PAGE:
Ms Duthie: The Government will make a decision when it has the evidence on which to base that decision. Within the last six months, the department announced that there will be trials of the technology. There are 10 pilot schemes, from recollection, and if you like I can send you some more information about those. The question is how you get a system which is as simple as possible and puts as few burdens as possible in terms of cost and complexity and so on.

  Q392  Chairman: So there is no firm date in fact.

  Ms Duthie: There is no firm date as far as I know.

  Q393  Dr Spink: Is there sufficient satellite cover up there at the moment for this country to make a system, if all the other systems were engineered correctly, feasible at the moment? Or do we need more satellite capacity up there?

  Ms Duthie: The answer to that must be in the experience of Germany, where there is a lorry tolling scheme. That is a mixed scheme which includes GPS and, I think, microwave. At the moment the Germans have gone for a mixed system. Other European partners are also looking at systems which I think involve mixed technology.

  Q394  Dr Spink: So there is not sufficient satellite capacity up there at the moment to make broadcasting work in this country.

  Ms Duthie: It depends exactly what degree of assurance and integrity you want from the system and whether you want to augment the use of satellite technology with some other technology.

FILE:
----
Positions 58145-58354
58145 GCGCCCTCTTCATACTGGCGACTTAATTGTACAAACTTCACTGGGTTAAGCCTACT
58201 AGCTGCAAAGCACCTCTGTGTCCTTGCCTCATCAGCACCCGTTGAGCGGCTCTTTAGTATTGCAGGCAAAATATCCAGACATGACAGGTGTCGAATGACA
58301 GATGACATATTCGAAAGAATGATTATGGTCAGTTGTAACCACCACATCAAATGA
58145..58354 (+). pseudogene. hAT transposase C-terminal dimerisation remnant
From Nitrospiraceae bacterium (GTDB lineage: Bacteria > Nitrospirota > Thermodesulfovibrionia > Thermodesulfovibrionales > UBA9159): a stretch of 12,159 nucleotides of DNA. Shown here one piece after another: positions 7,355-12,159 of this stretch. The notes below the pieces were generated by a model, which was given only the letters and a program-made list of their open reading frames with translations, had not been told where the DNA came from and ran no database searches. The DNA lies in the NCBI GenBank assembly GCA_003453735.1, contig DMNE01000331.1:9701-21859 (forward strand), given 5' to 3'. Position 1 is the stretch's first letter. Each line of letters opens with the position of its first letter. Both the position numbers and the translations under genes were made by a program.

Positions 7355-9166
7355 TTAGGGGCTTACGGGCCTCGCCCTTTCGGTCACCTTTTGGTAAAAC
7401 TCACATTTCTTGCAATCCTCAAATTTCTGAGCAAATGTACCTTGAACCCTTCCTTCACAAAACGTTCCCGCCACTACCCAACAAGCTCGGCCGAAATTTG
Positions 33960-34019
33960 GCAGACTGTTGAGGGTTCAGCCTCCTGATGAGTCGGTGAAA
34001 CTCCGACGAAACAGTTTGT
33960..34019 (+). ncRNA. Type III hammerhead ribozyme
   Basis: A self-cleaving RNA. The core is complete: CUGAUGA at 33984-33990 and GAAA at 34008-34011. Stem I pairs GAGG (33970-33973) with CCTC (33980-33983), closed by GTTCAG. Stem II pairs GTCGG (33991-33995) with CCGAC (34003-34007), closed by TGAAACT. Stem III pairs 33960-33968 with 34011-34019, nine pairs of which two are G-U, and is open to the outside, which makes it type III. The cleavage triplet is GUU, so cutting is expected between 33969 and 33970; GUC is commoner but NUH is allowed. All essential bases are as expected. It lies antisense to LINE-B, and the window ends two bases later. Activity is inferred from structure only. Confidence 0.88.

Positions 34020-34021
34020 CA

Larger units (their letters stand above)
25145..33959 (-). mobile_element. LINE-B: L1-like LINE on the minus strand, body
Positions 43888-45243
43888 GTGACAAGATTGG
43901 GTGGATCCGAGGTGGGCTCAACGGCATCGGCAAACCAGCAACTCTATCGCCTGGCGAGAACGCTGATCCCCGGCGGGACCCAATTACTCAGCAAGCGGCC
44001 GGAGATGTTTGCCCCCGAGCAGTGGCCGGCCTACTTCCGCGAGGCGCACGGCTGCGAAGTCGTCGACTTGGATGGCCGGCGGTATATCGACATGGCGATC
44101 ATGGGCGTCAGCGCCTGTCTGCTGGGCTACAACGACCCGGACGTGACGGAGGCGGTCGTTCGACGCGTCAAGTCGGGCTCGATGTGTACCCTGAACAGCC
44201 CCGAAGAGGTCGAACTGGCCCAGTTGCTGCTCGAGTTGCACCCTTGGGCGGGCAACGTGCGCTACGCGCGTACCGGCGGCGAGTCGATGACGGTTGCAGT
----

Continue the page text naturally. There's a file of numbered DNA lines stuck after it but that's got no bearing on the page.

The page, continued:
Q395  Chairman: Patrick, could I ask you two things. First of all, how plugged in is the private sector to the Government's plans in terms of the use of Galileo and other satellite systems? Secondly, in terms of private companies, how would Galileo benefit the private companies operating within this space field? How important is it to you? I am a bit depressed, to be honest, listening to all the problems that might exist. I thought Galileo was going to be the answer to all our problems.

  Mr McDougal: The private sector, certainly Inmarsat, is very well versed in what both the UK Government and European governments are planning and imagining the uses of Galileo for. Some of them are more mature than others but there is a lot of activity at both the transport level and at other levels to generate these kind of applications. I do not think there is a lack of understanding of that. To answer the second question, the difficulty right now is not knowing what the private sector would call the business model—exactly how we are going to earn that profit that we need to make the investments we are making now. For Inmarsat we accept that lack of certainty because that is the nature of this beast. It is a long-term set of applications for which the exact business model is uncertain but for which the potential is huge and is completely accepted by all this.

  Q396  Chairman: Is this because we are not developing the technologies fast enough?

  Mr McDougal: No.

  Q397  Chairman: Is this about R&D within the private sector?

  Ms Duthie: No, I do not think so. I really think the path to success here for both the private and the public sector is, as quickly as possible, to get this thing built and out there. Only then, when we turn to our downstream colleagues, our service providers or application providers, will we see the level of development that we will need. We have no doubt that the potential is there but the only way to get there rather than studying it endlessly or doing more R&D is to get it out there.

  Q398  Chairman: Neil, would you agree with that?

  Mr Ackroyd: Absolutely. The whole reason that the GPS signal took off the way it did was because the signals were operational in the early Eighties. It is as simple as that. The manufactures then learned how to use those signals and learned how to use them in ways that the designers had not anticipated.

  Q399  Chairman: The answer is to get on with it.

  Mr Ackroyd: Absolutely, get it up there.